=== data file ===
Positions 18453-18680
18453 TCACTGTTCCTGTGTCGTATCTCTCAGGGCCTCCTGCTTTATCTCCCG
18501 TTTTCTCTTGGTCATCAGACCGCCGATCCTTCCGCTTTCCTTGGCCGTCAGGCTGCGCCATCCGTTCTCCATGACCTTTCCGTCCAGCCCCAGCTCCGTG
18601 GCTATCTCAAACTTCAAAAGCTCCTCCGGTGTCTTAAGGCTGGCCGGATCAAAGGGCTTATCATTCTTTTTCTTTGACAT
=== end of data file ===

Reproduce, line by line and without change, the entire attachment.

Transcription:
Positions 18453-18680
18453 TCACTGTTCCTGTGTCGTATCTCTCAGGGCCTCCTGCTTTATCTCCCG
18501 TTTTCTCTTGGTCATCAGACCGCCGATCCTTCCGCTTTCCTTGGCCGTCAGGCTGCGCCATCCGTTCTCCATGACCTTTCCGTCCAGCCCCAGCTCCGTG
18601 GCTATCTCAAACTTCAAAAGCTCCTCCGGTGTCTTAAGGCTGGCCGGATCAAAGGGCTTATCATTCTTTTTCTTTGACAT